A common feature needed by an application is to have a number of objects displayed in a window and to make events affect the object underneath the cursor. The CAPI provides the ability to create graphical objects, to place them into a window at a specified size and position, and to display them as necessary. Also a function is provided to determine which object is under any given point so that events can be dispatched correctly.
These graphical objects are called
, as they can only be displayed if they are contained within a
. To define a pinboard-object, you define a subclass of
and specify a drawing routine for it (and you can also specify constraints on the size of your object). You can then make instances of these objects and place them into layouts just as if they were ordinary panes. You can also place these objects inside layouts as long as there is a
higher up the layout hierarchy that contains the panes.
s are implement as graphics on a native window. Compare this with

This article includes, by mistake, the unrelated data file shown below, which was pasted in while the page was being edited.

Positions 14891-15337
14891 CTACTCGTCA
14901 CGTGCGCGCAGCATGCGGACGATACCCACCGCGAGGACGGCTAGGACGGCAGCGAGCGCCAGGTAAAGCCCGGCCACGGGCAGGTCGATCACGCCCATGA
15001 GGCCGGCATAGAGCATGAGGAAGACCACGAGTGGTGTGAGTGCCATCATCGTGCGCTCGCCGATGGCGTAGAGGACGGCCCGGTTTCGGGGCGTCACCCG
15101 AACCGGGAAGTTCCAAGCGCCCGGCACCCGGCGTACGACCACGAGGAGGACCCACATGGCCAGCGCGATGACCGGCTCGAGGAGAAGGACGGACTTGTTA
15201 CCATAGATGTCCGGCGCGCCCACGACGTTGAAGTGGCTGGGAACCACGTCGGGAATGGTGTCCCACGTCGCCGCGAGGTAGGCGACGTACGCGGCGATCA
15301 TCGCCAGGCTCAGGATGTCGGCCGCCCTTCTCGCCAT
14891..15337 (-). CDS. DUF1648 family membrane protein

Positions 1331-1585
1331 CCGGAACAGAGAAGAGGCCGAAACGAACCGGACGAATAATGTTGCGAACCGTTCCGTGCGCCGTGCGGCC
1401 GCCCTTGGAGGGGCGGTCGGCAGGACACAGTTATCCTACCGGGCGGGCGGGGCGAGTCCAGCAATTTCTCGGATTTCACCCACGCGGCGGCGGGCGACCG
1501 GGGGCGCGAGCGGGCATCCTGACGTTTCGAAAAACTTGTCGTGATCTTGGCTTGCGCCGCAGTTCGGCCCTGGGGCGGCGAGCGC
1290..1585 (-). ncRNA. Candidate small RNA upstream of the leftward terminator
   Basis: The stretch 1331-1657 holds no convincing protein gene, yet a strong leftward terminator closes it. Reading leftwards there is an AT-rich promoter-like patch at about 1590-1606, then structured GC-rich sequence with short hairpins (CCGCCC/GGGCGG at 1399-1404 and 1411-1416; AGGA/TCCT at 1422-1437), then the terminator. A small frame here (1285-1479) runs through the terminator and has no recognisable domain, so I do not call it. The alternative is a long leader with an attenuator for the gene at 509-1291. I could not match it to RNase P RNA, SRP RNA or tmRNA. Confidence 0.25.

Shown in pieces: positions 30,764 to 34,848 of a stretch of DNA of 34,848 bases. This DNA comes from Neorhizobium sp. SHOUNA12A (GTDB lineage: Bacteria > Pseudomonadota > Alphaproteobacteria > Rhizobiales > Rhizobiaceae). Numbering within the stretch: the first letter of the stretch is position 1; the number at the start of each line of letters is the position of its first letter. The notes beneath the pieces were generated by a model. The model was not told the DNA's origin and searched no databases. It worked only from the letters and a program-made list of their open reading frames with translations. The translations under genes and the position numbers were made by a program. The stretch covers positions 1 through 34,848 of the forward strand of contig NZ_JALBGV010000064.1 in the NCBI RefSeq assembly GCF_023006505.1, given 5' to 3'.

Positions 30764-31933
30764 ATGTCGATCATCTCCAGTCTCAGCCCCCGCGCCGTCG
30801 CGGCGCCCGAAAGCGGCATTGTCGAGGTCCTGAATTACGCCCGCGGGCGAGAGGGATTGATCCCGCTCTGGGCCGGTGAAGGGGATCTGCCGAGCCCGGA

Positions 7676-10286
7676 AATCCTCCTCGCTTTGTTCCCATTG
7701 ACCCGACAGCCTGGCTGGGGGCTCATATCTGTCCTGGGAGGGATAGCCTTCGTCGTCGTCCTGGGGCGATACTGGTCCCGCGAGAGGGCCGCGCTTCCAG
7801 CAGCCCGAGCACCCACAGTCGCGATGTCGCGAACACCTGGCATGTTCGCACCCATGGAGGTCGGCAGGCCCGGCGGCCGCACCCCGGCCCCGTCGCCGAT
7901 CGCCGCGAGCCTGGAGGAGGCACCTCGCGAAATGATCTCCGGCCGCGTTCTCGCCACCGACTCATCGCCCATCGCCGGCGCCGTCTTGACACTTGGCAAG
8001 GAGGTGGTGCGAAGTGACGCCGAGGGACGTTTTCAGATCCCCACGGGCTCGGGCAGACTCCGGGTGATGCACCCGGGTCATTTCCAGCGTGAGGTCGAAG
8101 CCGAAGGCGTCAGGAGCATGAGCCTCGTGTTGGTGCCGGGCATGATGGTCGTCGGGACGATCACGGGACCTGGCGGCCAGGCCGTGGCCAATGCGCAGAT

and its subclasses, where each instance is itself a native window. A consequence of this is that
s do not work well within a
, since they always appear above the
s. For example, to put labels on a pinboard, use
Here is an example of the built-in pinboard object class
which displays its text like a
. Note that the function
always creates a
as part of the wrapper for the object to be contained, and so it is possible to test the display of
s in just the same way as you can test other classes of CAPI object.
;; CONTAIN makes a pinboard-layout if needed, so we don't
;; need one explicitly in this example.
;; You will need an explicit pinboard-layout if you define
;; your own interface class.
:text "Hello world"))
Figure 12.4 A pinboard object
There is another example illustrating
in the file
CAPI User Guide (Unix version) - 30 Aug 2011